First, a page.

The MV1 draws attention to itself. Even when people don't know what it is or what it does. Once driving through city traffic, a fellow in a pickup truck, wearing dusty work clothes with a hard hat beside him on the seat, call over to me to ask what it was. He'd never seen it before, thought it looked cool. That reaction is common. We've grown tired of the game of point out people who drive past us craning to look back at the front of the vehicle to see what it is. It looks cool, that's good.
When the MV1 is doing what it's designed to do, however, people are gobsmacked. Seeing the ramp come out and deploy itself perfectly, seeing the chair roll easily down the incline. Well, that's something else entirely. I'm very private about these things, or I thought I was, so we try to embark and disembark with some privacy. But, this time, I'd notice him notice the van from about half a block away. I realised I didn't care one whit if he watched or not. He was a 12 year old, at the most, young boy pushing himself along in his wheelchair. He was accompanied by several adults and a couple of other children round about his age.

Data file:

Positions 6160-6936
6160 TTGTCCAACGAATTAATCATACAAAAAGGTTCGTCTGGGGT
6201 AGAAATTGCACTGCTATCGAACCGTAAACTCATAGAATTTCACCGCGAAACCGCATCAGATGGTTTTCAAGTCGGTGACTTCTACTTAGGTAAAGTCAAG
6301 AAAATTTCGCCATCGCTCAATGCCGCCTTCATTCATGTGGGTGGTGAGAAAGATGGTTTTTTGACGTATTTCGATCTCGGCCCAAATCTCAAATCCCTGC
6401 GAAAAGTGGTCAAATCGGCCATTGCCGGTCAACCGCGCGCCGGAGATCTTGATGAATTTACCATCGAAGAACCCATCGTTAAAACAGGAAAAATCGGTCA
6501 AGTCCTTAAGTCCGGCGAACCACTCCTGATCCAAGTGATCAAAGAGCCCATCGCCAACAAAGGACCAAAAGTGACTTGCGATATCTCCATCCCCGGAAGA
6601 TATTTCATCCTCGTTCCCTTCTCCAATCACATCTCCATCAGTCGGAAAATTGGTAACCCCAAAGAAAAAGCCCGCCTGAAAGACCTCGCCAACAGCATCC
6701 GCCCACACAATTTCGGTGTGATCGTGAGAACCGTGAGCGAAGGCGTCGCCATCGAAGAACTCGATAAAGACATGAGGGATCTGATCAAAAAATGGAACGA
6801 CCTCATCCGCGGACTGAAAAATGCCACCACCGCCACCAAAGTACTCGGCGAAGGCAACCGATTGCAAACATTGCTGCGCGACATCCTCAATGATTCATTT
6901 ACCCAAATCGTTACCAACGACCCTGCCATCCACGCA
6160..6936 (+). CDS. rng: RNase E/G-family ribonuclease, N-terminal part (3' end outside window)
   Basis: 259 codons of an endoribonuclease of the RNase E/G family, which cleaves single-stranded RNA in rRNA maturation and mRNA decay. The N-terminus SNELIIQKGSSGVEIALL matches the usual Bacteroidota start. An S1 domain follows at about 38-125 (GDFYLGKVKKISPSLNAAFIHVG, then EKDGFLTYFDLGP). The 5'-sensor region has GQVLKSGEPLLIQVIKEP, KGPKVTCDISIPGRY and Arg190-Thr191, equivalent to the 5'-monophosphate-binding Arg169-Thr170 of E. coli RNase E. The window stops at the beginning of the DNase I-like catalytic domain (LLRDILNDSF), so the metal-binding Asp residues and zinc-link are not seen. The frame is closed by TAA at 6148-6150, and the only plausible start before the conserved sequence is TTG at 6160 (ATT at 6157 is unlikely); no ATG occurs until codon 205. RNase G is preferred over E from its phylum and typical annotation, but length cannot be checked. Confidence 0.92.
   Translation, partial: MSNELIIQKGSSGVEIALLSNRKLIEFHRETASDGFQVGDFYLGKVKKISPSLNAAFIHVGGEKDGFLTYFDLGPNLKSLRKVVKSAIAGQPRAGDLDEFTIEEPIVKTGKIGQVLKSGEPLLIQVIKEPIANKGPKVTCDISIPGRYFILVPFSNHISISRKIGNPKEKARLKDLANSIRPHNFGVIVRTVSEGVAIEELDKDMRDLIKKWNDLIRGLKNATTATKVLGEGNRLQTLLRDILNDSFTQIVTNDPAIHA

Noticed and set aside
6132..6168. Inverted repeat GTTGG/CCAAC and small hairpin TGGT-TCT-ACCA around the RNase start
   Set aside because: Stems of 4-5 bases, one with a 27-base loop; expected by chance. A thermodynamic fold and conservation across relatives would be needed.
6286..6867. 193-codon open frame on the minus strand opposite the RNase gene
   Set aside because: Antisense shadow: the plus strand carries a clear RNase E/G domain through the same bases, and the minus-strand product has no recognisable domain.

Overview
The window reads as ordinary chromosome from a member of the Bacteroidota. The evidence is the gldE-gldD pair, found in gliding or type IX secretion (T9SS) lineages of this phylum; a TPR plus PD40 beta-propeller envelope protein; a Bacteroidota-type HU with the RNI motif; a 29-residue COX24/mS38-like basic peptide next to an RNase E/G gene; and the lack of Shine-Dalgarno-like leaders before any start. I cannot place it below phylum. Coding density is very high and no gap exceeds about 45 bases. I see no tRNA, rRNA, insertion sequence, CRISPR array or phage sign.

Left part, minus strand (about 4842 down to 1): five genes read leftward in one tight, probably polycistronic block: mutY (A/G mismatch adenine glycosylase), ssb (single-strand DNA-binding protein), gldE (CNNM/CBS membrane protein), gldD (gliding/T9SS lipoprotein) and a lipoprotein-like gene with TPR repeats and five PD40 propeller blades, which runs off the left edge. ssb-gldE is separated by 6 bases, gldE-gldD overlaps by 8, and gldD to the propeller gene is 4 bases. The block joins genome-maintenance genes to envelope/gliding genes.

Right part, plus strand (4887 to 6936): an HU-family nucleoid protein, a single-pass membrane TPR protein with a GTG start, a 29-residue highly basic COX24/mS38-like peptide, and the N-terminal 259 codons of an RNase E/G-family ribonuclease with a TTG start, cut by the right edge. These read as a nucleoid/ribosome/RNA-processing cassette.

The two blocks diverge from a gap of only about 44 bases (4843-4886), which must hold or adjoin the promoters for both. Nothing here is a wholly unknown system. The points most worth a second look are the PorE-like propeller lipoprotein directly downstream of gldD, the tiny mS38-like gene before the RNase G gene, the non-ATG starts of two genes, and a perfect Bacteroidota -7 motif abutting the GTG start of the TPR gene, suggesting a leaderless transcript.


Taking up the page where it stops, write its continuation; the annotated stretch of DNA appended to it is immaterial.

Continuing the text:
His eyes went wide when he noticed, the other's hadn't yet, the ramp making it's way to the ground. I knew what he was seeing because I felt the same way when I first saw it. A cool car, not a chopped up and reconfigured van. He started to rush ahead, wanting, I know, to ask questions. Then he was noticed and others rushed to catch up to him. When he got to us, they were all with him, I was at the top of the ramp in my manual chair about to make my way down.
"What is it?" he asked, and before I could answer, I kid you not, the woman with him, I'm assuming and may be wrong, his mother, said, "Don't you speak to him." Now I thought it was the stranger, danger, thing, and though I'd quibble that most strangers are safer, statistically, than family members, I let it go. But then ... then! She said, "If you want to ask about the vehicle you ask," here she pointed to Joe, "you don't talk to other disabled people, you don't want to get into that habit."
OK, tomorrow, I'll tell you what happened next, but I want to hear what you think what we both, Joe and I, should have done or said.